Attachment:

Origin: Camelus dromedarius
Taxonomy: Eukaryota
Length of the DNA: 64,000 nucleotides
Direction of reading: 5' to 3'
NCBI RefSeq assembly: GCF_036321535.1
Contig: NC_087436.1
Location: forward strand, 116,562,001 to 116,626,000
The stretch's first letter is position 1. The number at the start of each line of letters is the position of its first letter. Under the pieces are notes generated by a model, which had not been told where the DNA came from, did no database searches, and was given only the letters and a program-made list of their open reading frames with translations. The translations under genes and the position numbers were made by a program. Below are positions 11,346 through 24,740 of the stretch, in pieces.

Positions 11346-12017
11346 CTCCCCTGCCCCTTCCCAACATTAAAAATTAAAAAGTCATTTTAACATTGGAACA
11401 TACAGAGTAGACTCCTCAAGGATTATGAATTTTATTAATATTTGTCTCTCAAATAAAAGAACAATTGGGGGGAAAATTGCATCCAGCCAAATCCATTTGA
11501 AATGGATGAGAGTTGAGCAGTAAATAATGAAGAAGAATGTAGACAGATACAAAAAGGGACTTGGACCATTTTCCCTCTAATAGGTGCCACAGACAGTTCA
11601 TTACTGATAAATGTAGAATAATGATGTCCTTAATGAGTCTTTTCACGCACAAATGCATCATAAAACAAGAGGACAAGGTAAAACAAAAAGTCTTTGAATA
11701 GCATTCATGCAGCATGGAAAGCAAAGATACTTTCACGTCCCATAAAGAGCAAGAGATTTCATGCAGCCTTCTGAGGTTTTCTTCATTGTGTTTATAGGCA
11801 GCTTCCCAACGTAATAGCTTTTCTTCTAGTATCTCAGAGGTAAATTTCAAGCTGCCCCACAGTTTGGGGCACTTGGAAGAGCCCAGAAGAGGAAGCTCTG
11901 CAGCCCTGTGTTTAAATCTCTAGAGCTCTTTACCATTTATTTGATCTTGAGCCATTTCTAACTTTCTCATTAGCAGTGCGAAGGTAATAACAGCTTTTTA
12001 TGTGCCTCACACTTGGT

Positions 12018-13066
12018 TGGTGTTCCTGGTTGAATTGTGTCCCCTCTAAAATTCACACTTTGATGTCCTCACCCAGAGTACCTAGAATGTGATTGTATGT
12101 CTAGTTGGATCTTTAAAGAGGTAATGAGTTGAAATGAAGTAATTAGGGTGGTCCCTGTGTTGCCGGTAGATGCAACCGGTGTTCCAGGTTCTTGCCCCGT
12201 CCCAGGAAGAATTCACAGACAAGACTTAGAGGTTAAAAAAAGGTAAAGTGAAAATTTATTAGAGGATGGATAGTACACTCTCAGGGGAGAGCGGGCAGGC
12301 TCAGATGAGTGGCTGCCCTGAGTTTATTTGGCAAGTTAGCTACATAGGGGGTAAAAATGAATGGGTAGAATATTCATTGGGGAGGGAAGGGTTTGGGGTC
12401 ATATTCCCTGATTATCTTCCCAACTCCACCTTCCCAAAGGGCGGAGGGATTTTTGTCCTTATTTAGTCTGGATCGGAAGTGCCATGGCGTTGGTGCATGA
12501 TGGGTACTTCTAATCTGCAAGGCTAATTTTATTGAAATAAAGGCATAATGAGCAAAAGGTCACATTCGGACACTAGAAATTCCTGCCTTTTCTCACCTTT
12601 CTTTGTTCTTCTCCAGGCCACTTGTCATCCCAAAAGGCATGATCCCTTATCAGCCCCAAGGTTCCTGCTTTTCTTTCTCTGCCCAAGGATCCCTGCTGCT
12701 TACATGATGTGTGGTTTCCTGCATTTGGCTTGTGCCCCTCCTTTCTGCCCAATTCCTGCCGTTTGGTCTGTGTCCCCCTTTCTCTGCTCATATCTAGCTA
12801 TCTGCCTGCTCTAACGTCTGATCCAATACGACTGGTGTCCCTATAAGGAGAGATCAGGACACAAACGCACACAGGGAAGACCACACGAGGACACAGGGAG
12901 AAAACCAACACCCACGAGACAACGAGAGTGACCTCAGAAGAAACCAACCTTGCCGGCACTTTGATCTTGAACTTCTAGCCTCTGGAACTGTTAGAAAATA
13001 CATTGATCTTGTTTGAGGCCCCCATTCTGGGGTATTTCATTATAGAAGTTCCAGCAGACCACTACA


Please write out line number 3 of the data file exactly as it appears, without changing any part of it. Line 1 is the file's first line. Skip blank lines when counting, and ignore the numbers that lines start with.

Length of the DNA: 64,000 nucleotides